This book provides the rosters, histories, specifications and illustrations of 130 different auxiliary ship types used throughout U.S. history: the little-known ones, the latest expeditionary fast transports and future towing, salvage and rescue ships.
Petropavlovsk was part of the seven-ship unit of the Nikolaev type (project 1134B Berkut), which was a gas-turbine alternative design to the units of the project 1134A. They were classified as large ASW (anti-submarine warfare), although they matched cruisers in size. The primary task of these ships was to search and destroy nuclear submarines in the oceanic zone, in particular, strategic missile submarines.
Due to the requirement of high autonomy and long cruising range, the ships were equipped with a new type of engine in the COGOG (Combined gas or gas) system. It was comprised of two gas turbine units driving two separate shaft lines. Each of the two units consisted of two peak power turbines (20 000 HP each) with a one-speed reduction gear and one sustained turbine (5000 HP) with a two-speed reduction gear. The advantage of the gas turbine was its shorter activation time and greater acceleration. It was also assumed that it would be smaller and more economical than the traditional steam turbine. In fact, it turned out to be a complicated and expensive construction, and, more importantly, quite unreliable.
The Gloster Gladiator was the very last biplane fighter to enter service with the RAF. Yet, despite being one of the fastest biplanes ever built, it was already obsolete upon its introduction to service in January 1937. Nonetheless, in the first eighteen months of WW2, it garnered many combat plaudits in the skies over the frozen Arctic, the sun-kissed Mediterranean, and the arid deserts of Africa. In Britain, it provided crucial defense of the RN Fleet anchored at Scapa Flow, and was among the first aircraft sent to France to aid the BEF. Adopted early-on by the FAA and renamed Sea Gladiator, for a time this navalized version represented the nearest thing the service had to a modern fighter as it struggled toward parity with its Axis opponents.This book tells the complete story. The text covers not only the type's remarkable operational history, but also that of Gloster's journey to its production. Also examined are the Gladiator's design and construction, and its subsequent technical development. Second-line duties and service with foreign air forces are also briefly covered. Supporting lavish artwork and 3-D exploded views vividly bring the aircraft to life, making it an ideal reference work for the modeler.
By early August 1944 the Germans fighting in Normandy had been worn down by the battles around Caen, while to the west, the American breakout was finally gaining momentum. Now was the time to launch II Canadian Corps south towards Falaise. With much of the German armour having been stripped away for the Mortain Counter-Attack, hopes ran high that the Corps, reinforced with British tanks, the 51st Highland and the Polish Armoured Divisions, would repeat the success of their predecessors in the Battle of Amiens.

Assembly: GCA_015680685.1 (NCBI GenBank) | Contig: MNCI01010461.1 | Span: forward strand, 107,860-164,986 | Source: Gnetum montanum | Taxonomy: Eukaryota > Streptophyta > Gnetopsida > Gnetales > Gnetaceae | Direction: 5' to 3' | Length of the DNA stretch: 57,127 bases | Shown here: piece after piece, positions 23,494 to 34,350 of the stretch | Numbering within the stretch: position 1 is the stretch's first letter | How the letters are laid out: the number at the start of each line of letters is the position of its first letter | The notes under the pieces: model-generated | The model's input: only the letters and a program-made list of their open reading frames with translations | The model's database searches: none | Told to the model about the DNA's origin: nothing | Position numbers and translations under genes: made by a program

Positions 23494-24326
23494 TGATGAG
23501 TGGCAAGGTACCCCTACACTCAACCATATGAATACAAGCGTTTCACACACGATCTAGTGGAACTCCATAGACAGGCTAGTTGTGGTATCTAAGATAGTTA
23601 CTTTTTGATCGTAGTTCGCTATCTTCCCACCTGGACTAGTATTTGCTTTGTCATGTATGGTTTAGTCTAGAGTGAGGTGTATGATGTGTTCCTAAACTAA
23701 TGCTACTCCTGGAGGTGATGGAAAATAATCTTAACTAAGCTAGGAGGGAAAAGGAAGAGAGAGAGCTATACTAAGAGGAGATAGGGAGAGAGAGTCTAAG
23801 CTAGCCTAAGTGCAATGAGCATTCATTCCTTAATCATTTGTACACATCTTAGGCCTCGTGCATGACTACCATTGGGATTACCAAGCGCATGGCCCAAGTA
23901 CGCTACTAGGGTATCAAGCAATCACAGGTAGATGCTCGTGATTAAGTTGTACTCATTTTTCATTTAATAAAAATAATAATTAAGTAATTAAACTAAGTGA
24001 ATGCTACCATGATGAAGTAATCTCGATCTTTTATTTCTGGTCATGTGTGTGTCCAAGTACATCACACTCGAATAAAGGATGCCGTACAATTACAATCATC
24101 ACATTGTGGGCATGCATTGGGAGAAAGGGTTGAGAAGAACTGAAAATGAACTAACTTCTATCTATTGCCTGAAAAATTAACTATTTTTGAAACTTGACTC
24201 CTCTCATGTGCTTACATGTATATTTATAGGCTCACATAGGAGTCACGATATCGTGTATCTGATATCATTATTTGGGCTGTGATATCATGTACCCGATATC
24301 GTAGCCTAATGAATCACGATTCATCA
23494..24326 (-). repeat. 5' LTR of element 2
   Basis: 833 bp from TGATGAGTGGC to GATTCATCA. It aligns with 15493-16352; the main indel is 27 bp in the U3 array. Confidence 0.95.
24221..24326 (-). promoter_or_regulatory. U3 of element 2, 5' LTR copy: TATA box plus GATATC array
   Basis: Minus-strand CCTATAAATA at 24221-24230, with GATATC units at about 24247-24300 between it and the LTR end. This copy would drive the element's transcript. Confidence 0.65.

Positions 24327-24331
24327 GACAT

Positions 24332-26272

An innovative change of tactics to a night armoured assault and the conversion of seventy-two self-propelled guns to armoured personnel carriers for the accompanying infantry was very successful, but up against their implacable foes, 12th Hitlerjugend SS Panzer Division, the pause for bombing allowed Kurt Panzer' Meyer to deploy his division. Consequently, when the 4th Canadian and Polish Armoured Divisions were launched into their first battle they made frustratingly little progress. As the Canadians advanced over the following days, the battle degenerated into a costly fight for ground as the Hitlerjugend struggled to contain the inexperienced Poles and Canadians.
Operation Totalize is renowned for the death of SS panzer Ace Michael Wittmann at the hands of Trooper Joe Ekins and the destruction of Worthington Force, the result of a navigational error.
Although built in fewer numbers than the PZL P.11, the PZL P.24 was for a period during the 1930's the fastest and most heavily armed single-seat fighter in the world. Having acquired early notoriety at the Paris Salon with their innovative wing design, the P.24 represented the ultimate development of the family of fighter planes designed by Zygmunt Pulawski and saw service in the air forces of four countries: Bulgaria, Greece, Romania and Turkey
War is far more than a series of military victories and defeats. Civilians always are the biggest victims and there are often staggering imbalances between casualties on the frontlines, and those behind; between the victims and the aggressors. According to recent figures, The Second World War saw the deaths of an estimated 72 million people worldwide, two thirds of whom were civilians. Wars also have serious social, economic and human consequences. They may defeat politicians and aggressive politics, but it is communities who pay the price. In 1939 one European country after another suffered defeat, which later resulted in enormous social and economic degradations of the communities involved. The failure of Operation Market Garden in 1944 resulted in yet another tragedy for the Dutch and one that would have far deeper social consequences than those before it. After the Allies were defeated, the Nazis terrorised the local Dutch populace and the V2 rockets fired immediately from their Dutch launch sites resulted in over 9,000 casualties in the UK. Arnhem and the Aftermath begins and ends in Arnhem, in 1940 and 1945 respectively.It focuses on the experiences of the civilians in those mournful years, against a back-drop of all three airborne operations in the Netherlands, in which both German and Allied forces were involved